I made sure to turn 33 in Prospect Park, where the witch hazel was unfurling.
Ferns everywhere in the Hudson Valley. Coated with light. Their ranks filling the forest floor. For what it’s worth, I wanted to stay there forever, but, of course, there were vistas to see and sandwiches to eat. Drives along the river and art. Whenever I’m in those woods, the industrialized past that defined the region seems so far removed from any present moment. The husks of old buildings filled up with air and motes of dust, their windows waiting for the next revival. And the trees that surround them themselves covered with vines that certainly beckon a new kind of destructive wildness and abandon.
This piece of stone all covered with moss intrudes on my thoughts more often than you might imagine.
And I think of how in desert mosques, the ceilings were often painted in such a color to remind visitors that an intangible cool green world existed somewhere beyond the realm of complete or rational contemplation.
In New York, this bright phosphorescent color will be visible for only a few days in the new leaves that curl up at the ends of twigs and stalks on these tired street trees. But it is enough for me.
This has been a year of travel, so far, and of leaving New York for other cities and other memory-places. My old routines are gone for the most part, or abandoned temporarily. (I ran to Queensbridge Park the other day and found it paved and ready for recreation, no crumbling paths left, and I felt a sense of loss.) However, in spite of movement rediscovered, mostly, it seems that I roam around in search of grasses.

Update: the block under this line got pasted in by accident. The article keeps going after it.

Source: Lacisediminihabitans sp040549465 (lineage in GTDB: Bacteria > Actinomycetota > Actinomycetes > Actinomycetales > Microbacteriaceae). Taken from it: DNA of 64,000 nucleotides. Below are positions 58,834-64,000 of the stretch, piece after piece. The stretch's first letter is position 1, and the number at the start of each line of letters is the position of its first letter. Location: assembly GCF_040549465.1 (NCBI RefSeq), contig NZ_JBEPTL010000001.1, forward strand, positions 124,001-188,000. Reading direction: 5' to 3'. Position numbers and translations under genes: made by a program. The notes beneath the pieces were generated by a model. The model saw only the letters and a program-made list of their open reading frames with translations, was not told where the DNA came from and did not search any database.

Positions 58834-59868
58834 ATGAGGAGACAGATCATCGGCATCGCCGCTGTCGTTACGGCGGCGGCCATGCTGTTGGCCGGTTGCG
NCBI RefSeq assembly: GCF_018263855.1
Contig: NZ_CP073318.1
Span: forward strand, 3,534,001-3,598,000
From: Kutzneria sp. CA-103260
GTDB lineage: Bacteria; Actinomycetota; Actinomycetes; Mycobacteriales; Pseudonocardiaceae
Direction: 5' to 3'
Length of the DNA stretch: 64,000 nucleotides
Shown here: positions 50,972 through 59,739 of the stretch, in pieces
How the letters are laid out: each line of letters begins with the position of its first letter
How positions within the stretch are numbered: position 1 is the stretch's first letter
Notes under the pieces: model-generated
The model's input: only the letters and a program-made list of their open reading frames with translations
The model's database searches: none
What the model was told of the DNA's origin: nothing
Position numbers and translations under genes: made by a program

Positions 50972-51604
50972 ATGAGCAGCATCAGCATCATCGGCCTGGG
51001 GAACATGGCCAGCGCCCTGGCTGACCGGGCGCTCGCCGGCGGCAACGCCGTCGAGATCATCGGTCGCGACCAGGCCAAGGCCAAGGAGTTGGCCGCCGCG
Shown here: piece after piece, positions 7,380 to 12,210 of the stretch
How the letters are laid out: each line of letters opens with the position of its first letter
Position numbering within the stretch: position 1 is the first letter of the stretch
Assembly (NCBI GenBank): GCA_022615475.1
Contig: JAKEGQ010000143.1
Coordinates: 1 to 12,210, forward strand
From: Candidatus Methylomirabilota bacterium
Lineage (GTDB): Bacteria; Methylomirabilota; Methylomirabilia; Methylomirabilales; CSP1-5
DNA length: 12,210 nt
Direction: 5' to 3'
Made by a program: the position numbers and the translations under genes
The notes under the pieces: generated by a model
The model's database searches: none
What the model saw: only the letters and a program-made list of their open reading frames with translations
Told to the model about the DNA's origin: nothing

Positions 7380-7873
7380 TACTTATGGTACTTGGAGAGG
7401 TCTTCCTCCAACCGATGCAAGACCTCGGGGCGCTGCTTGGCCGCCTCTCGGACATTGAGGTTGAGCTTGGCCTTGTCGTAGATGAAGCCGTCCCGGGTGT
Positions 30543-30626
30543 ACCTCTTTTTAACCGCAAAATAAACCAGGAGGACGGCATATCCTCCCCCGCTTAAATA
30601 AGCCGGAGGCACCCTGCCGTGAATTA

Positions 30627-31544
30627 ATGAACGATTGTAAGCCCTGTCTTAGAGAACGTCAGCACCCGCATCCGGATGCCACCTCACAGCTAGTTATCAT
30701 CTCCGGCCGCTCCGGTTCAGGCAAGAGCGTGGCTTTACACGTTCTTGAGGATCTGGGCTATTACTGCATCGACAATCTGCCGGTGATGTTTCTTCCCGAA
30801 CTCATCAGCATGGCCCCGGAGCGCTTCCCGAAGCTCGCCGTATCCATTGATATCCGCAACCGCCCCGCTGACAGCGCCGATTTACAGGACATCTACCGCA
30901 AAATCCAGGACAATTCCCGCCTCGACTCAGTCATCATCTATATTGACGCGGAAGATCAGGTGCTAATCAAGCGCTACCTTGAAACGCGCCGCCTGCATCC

Or open fields that archive the views seen by others. (This is North Elba, where Mary Brown remained behind.)
I am a poor naturalist–I can hardly name any birds or trees or celestial bodies. And I have realized lately that I can’t hear silence anymore, but instead, a silvery hum. I saw one pond, still and cold, in the morning before sunrise for two days in a row and it was a welcome pattern. I felt remote and small and unchanging.
I found myself in furthest Queens on Sunday, walking along the freeways and access roads that envelop JFK. Since the area surrounding the airport was originally a marshy wetland adjacent to the ocean, you can still find overgrown places (more than you’d imagine), and picturesque landscapes all offset by the roar of cars and buses on asphalt.
The roar of incoming airplanes, too, and the feel of invisible effluence descending on a poisonous, beautiful scene. We saw a kestrel and almost became tangled in razor wire. After the sun sets, the lights that guide the pilots to the ground form a glowing grid that looks like so many diodes on an illuminated brain.
After hours of walking into the night out in that netherworld, we arrived at the most improbable of places: a village with houses on stilts, across the highway from a strip mall and entirely quiet. It was some time before we began the long journey back home. Sprinting to buses to catch the next shuttle. Driving back on the roads we’d walked. Three trains and then the familiar.
The woods up near Cold Spring are perpetually surprising. I try to head up north every year around this time and the colors are always slightly different, moderated by unknown timetables. On this particular excursion, it rained intermittently while we were scrambling up the rocky trails which made everything seem slightly unreal. At one point, the sky was glowing red in the distance.
Every time I visit these trails, I think of the ghosts that live here and way that the stones and rocks underfoot will eventually lose their formation. Someone warned me against making walking an act of aggressive consumption, and I think there is some merit to the advice. But for me, I think of all these places as haunted and wishing for acknowledgement. Conversations are everywhere if you can bear to take part.